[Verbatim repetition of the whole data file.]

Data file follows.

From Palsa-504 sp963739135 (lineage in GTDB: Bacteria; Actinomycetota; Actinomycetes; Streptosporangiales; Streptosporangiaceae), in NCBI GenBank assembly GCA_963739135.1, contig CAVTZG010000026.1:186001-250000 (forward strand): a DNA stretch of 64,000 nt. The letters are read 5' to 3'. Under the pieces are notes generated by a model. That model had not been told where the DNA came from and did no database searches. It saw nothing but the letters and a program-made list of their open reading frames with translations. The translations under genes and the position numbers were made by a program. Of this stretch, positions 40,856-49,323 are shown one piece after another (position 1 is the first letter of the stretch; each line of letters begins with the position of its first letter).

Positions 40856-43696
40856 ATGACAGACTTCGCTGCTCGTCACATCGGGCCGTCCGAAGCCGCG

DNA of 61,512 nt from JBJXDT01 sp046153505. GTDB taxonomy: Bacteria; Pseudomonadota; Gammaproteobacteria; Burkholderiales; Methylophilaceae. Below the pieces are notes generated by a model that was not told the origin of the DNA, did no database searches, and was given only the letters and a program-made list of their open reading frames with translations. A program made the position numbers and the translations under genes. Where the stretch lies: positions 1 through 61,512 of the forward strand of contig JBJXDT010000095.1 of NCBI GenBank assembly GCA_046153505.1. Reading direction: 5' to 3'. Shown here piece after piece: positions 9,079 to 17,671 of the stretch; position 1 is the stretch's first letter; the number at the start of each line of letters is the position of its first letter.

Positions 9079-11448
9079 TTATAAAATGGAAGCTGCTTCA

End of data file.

From Palsa-504 sp963739135 (lineage in GTDB: Bacteria; Actinomycetota; Actinomycetes; Streptosporangiales; Streptosporangiaceae), in NCBI GenBank assembly GCA_963739135.1, contig CAVTZG010000026.1:186001-250000 (forward strand): a DNA stretch of 64,000 nt. The letters are read 5' to 3'. Under the pieces are notes generated by a model. That model had not been told where the DNA came from and did no database searches. It saw nothing but the letters and a program-made list of their open reading frames with translations. The translations under genes and the position numbers were made by a program. Of this stretch, positions 40,856-49,323 are shown one piece after another (position 1 is the first letter of the stretch; each line of letters begins with the position of its first letter).

Positions 40856-43696
40856 ATGACAGACTTCGCTGCTCGTCACATCGGGCCGTCCGAAGCCGCG

DNA of 61,512 nt from JBJXDT01 sp046153505. GTDB taxonomy: Bacteria; Pseudomonadota; Gammaproteobacteria; Burkholderiales; Methylophilaceae. Below the pieces are notes generated by a model that was not told the origin of the DNA, did no database searches, and was given only the letters and a program-made list of their open reading frames with translations. A program made the position numbers and the translations under genes. Where the stretch lies: positions 1 through 61,512 of the forward strand of contig JBJXDT010000095.1 of NCBI GenBank assembly GCA_046153505.1. Reading direction: 5' to 3'. Shown here piece after piece: positions 9,079 to 17,671 of the stretch; position 1 is the stretch's first letter; the number at the start of each line of letters is the position of its first letter.

Positions 9079-11448
9079 TTATAAAATGGAAGCTGCTTCA